Joint working between police and council to be rolled out across Wiltshire (From The Wiltshire Gazette and Herald)
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Joint working between police and council to be rolled out across Wiltshire
Home Office minister Damian Green praised the new combined offices of the council and police station in Chippenham after a visit yesterday.
Monkton Park is the first public building in Wiltshire where the police and council have been co-located as part of an efficiency drive.
Wiltshire Police Chief Constable Pat Geenty revealed yesterday the example was to be rolled out to 20 other locations in Wiltshire, with the next being Corsham in March 2014.
This will involve only the neighbourhood policing team (NPT). Chippenham’s NPT moved to the Wiltshire Council offices in January 2012, followed in February this year by response officers and a month later by the inquiry team. The defunct Wood Lane police station is now on the market.
Damian Green, minister of state for policing and criminal justice, was given a tour of the Monkton Park building, after which he said it was a good example for others.
He said: “This is a new idea, and an extremely good idea, making police more visible and more accessible and getting the two into the habit of working together. They’ve started thinking creatively here and it’s a good step forward.”
He was invited by Angus Macpherson, police and crime commissioner for Wiltshire and Swindon, who is strongly encouraging collaboration between public agencies. He believes it leads to more efficient use of resources and cost savings and is keen to extend it to other areas.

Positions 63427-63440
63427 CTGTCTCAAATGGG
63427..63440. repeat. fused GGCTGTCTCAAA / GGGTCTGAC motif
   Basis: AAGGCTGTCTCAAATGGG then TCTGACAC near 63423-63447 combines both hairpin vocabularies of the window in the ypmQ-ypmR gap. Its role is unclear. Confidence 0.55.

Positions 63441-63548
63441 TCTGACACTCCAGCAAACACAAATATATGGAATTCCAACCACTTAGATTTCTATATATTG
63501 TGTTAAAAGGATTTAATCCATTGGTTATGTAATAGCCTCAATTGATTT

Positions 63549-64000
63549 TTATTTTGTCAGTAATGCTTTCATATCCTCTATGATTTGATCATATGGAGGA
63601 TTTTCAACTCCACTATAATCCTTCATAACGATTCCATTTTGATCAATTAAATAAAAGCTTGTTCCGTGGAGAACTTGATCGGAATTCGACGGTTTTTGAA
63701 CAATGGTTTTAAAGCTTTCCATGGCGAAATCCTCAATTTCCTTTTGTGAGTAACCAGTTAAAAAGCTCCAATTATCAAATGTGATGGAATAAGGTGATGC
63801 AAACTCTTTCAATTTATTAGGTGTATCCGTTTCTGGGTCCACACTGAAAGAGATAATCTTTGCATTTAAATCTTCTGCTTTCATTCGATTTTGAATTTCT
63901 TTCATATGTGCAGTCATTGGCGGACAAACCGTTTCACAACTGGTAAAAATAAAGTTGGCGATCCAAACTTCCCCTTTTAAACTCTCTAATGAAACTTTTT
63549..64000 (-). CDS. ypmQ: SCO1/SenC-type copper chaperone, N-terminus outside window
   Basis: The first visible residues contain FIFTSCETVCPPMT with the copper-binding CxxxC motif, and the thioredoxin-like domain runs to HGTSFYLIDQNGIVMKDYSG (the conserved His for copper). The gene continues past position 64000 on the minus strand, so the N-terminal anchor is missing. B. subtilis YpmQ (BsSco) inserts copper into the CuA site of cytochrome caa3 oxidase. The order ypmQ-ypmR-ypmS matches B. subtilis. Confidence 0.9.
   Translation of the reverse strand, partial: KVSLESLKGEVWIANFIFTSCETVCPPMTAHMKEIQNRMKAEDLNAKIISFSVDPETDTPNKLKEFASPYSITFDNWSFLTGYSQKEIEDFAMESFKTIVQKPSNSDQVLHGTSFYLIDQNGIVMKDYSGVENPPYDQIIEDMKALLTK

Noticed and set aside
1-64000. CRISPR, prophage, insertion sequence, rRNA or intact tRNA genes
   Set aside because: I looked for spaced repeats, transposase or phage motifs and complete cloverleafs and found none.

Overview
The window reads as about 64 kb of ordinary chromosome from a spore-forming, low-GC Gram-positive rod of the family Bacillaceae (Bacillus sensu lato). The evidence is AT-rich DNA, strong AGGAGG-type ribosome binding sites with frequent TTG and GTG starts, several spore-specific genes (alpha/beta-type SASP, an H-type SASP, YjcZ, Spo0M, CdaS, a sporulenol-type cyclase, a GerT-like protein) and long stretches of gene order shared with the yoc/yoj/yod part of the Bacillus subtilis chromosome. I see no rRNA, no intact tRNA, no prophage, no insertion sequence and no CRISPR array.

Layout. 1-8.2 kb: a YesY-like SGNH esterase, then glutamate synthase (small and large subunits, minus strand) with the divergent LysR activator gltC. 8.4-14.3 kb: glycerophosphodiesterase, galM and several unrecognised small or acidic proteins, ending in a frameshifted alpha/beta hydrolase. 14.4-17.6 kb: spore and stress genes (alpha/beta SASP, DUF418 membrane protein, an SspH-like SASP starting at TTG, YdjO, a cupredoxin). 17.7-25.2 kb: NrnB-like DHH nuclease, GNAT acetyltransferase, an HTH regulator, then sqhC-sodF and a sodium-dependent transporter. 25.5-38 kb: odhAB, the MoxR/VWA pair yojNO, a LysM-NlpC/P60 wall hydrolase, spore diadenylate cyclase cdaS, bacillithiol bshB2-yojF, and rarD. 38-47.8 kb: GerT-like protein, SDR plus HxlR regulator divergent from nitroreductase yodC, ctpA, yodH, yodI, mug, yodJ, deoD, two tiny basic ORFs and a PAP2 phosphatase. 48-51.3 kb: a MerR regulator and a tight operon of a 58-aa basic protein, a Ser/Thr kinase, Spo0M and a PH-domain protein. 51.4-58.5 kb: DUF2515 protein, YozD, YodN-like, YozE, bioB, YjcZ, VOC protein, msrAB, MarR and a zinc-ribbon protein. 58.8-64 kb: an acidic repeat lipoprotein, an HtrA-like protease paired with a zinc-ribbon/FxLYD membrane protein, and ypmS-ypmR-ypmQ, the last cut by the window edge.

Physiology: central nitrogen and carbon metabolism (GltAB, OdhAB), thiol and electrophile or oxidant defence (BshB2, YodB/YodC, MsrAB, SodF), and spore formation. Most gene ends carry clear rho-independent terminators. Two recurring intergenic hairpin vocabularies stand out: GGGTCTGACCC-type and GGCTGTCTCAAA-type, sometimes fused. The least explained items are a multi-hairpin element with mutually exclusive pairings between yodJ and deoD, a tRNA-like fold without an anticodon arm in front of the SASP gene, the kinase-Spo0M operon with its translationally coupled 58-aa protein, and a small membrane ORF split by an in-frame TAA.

Police and the council deal with many of the same issues, such as safeguarding, housing, anti-social behaviour, fraud and community speedwatch.
Home Secretary Theresa May said this week that agencies needed to look at how they shared information, after a serious case review found evidence of repeated failures by the agencies responsible for the care of Daniel Pelka, who was murdered by his mother and her partner in Coventry.
Mr Macpherson said: “If you are working in the same building and having an open relationship, that has got to improve the situation between those who have responsibility for safeguarding. Communicating at a distance, they’re not going to be as efficient as working together as part of a team.”
Wiltshire Council leader Jane Scott, who also met with Mr Green, said: “Working together allows us to share information and work together to support and protect those who are most vulnerable in our communities.”
Wiltshire Police Chief Constable Pat Geenty said: “It is more about delivering a better service than making savings.
"People come here and get one-stop shop; it makes sense not to duplicate. There will be savings in the future, which will help to protect the number of our officers. The money’s not going to get redirected; these are the savings that we need to make because of the austerity measures.”
Initially some councillors feared moving the police inquiry desk into the council offices would discourage people from reporting crimes because of a lack of privacy.
Mr Geenty said this had not been an issue and anyone had the option to ask for somewhere private. Mr Green added: “In fact I think it encourages people to go in, whereas they might not want to be seen going into a police station for whatever reason, especially in some areas if they are giving information.
"They put mobile police vans in supermarket car parks to reach people; this is the equivalent of that.”
The partnership will involve full integration of IT services. Mr Green said: “Police IT does need improving, there’s no doubt about that. That is the biggest thing I am driving as policing minister.”
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